I attended the Edogawa Fireworks Festival in Tokyo a couple of years ago. This is my write up of the experience…
Slowly, it dawns on me that this might be a bigger event than I imagined. With every stop eastwards, the crowd in the sticky train carriage thickens, until at Shinozaki Station we spill out into a press of people that drifts slowly out and upwards.
We are a river, a flood. Surging quietly but urgently forwards.
Outside, the crowd is enormous. I’d spotted Edogawa fireworks festival mentioned in an events round-up and decided, about 30 minutes ago, to visit it on a whim. But the event is clearly much, much larger than I’d realised.
There are people everywhere. It feels as though I’m weaving my way through the entire population of Tokyo, following the crowd through streets that get smaller, narrower, more residential. I’m the only westerner I see. If other tourists are making their way to the festival, they are lost in the million-stong crowd.
Locals are selling food from trestle tables lining the streets, or beers from ice buckets. There’s a sense of tingling expectation, a party atmosphere murmuring from beneath the stereotypically calm, composed Japanese exterior I’m used to.
Not knowing where I am or where I’m going, I ignore Google Maps and allow myself to be swept forward to the crowd. A side street, a crossing, an alley beside a car park where a local family have laid out deckchairs to watch from the shadow of their home. We pass apartment buildings where kids lean out of the windows of the upper floors, and floodlit garages with the doors flung open to reveal groups of teens drinking beers and playing music. The bubbling anticipation thickens.
Finally, we spill out into a wide street running alongside the river bank. The crowd splits in two, and I pick left on a whim, following the snake of figures up the grassy verge.
At the crest of the hill, the view hits me with a hard slap. An ocean of people; a thick, teeming fog of bodies. Some 1.3 million of them, according to a source I spotted later. The hillside, the park, the riverside… all of it ripples with a mass of people, a crowd bigger than any I’ve seen before.
And now I panic inwardly, because everyone else seems to know where they’re going. There are sections, dividing ropes, men in hi-vis jackets with glow sticks and whistles directing the crowds. But all the designated sections are full. The only way I could sit down would be to join a family and obstinately plonk myself on their blanket. Not something I have the confidence for.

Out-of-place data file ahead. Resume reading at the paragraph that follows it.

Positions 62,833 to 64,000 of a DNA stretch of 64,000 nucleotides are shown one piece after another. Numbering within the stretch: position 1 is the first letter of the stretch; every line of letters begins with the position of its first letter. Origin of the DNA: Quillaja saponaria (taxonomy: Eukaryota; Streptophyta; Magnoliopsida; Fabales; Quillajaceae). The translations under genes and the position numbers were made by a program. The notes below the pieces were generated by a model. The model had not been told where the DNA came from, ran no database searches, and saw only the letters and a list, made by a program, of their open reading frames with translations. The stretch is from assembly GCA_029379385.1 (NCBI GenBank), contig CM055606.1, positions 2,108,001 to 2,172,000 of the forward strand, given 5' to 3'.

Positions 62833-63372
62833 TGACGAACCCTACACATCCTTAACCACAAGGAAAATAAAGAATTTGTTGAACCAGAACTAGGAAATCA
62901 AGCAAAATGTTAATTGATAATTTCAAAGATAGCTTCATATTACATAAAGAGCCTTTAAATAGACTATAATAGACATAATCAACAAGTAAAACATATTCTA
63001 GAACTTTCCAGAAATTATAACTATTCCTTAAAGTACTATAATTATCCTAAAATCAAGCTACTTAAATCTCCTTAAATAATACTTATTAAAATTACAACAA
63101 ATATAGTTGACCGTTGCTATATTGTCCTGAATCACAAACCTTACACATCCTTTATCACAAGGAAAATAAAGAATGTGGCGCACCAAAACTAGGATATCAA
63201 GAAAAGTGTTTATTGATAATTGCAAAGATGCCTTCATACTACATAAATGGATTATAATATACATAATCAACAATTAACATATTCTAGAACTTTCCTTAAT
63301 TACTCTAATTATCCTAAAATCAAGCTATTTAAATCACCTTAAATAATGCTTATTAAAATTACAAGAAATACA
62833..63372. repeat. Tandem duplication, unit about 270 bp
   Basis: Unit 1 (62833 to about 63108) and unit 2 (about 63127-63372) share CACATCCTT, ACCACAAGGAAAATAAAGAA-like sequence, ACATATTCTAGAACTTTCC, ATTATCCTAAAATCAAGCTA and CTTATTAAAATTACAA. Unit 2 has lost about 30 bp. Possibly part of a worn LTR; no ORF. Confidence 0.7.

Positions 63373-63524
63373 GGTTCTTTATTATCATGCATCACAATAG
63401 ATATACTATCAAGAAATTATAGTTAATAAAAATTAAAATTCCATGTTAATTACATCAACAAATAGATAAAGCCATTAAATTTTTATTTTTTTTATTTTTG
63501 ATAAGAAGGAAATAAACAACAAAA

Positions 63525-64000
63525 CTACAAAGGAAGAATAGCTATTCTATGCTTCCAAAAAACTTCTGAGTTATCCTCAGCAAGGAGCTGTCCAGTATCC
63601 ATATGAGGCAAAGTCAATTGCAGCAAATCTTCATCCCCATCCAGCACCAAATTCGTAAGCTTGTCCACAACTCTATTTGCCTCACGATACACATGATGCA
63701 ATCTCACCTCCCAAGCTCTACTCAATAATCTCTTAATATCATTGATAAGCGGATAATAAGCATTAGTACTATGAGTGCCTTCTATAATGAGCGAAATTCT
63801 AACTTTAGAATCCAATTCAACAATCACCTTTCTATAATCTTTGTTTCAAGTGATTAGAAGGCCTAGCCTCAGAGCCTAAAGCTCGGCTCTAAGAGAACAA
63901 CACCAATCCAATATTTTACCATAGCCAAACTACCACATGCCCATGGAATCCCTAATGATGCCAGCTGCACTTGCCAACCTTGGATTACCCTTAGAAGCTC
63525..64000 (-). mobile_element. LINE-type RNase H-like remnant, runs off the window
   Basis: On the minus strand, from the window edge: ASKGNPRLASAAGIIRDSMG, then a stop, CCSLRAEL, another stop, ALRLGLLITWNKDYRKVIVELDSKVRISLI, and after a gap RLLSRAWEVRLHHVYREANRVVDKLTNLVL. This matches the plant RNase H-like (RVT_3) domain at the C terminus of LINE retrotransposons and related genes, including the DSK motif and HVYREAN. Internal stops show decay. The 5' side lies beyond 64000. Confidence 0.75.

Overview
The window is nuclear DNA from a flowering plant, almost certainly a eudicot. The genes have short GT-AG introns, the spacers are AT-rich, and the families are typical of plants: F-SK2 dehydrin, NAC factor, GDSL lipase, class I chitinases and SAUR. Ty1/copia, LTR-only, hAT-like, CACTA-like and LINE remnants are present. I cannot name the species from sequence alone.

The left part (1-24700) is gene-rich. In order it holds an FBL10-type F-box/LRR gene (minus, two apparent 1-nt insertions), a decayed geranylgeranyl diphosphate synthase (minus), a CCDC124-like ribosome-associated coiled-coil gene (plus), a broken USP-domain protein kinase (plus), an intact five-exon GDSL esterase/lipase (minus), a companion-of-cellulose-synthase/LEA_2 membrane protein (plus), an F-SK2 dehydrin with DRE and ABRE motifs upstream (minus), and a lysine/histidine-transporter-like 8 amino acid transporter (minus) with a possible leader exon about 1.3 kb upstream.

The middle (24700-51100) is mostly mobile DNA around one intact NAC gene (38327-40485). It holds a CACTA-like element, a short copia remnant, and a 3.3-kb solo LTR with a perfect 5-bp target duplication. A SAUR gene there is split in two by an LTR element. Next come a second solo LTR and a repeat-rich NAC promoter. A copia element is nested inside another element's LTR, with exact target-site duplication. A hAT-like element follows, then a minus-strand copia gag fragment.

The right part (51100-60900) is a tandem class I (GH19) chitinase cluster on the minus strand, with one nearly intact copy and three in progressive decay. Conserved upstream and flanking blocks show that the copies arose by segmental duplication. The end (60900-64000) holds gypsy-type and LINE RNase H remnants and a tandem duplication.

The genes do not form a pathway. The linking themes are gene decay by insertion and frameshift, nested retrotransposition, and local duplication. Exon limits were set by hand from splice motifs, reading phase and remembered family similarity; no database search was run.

Later, I learnt that people go down early in the morning with their tarp sheets and picnic blankets to secure spaces – or even the day before. They wait twelve hours or more in the sun – or the rain on less fortunate summers – to reserve a spot.
Alone, unwitting, I don’t have the luxury of a spot, and instead, I hover on the outskirts, unsure of myself and awkward. Lonelier than I’ve felt in a long time. In the end, I line up at the edge of a path with a string of other latecomers. The Hi-Vis Men tell us off for sitting here, but they let us stand, as long as it’s in single file and as close to the bushes as possible.
Everyone else is celebrating, sharing food and drinks, laughing. I feel shyly voyeuristic, hovering between a young couple and a group of elderly women. But the feeling only lasts a minute or two, because then – with no discernible introduction or countdown, but bang on time – the fireworks start, and I am mesmerised.
I’ve always had a thing for fireworks. But this cacophony of noise and colour and flashing stardust makes our five minute long English bonfire night displays look like the flicker of a dying lighter. This is like nothing I’ve ever seen before.
Standing below a sky suddenly torn apart by joyous fire, I am five years old again, on the beach in earmuffs, holding my dad’s hand and feeling terrified and awed and overwhelmed.
These fireworks are more than explosions. There are shapes, colour schemes, choreography. There are fireworks that look like the Death Star blowing up, and others shaped like hearts or flowers. At one point, a looping bridge is painted in a colour-changing fire that looks like raining light.
The display lasts almost an hour and a half, with only the briefest pauses between each section. Over 12,000 fireworks go up in that time, and I’m stood so close that I can feel each boom juddering in my chest. Taking photos rapidly goes out the window as I stand, transfixed, staring at the sky until my eyes water.
And then, after a finale that feels like seems set to blow an actual hole in the sky, it’s all over.
Beneath a haze of grey ash and the smell of gunpowder, the crowd picks itself up as one and seethes back towards the station, carrying me with it. I don’t quite know what has happened to me, or what I’ve watched, or how I make it to the station and board a train in that insanity of bodies.
But somehow I stumble, shell-shocked and wide-eyed, back through the vivid night towards the centre of Tokyo. The neons and craziness of the city centre seem lessened, somehow, after what I’ve just witnessed.
A chance encounter in an online blog post led me to the Edogawa Fireworks Festival. There were no expectations, no research, no idea at all what I was about to see… and it was the most spectacular, adventurous surprise. Proof that wonderful things can happen when you stop planning and just follow a crowd to a fireworks festival on the edge of a city.
Have you ever been to the Edogawa Fireworks Festival in Japan – or anything like it?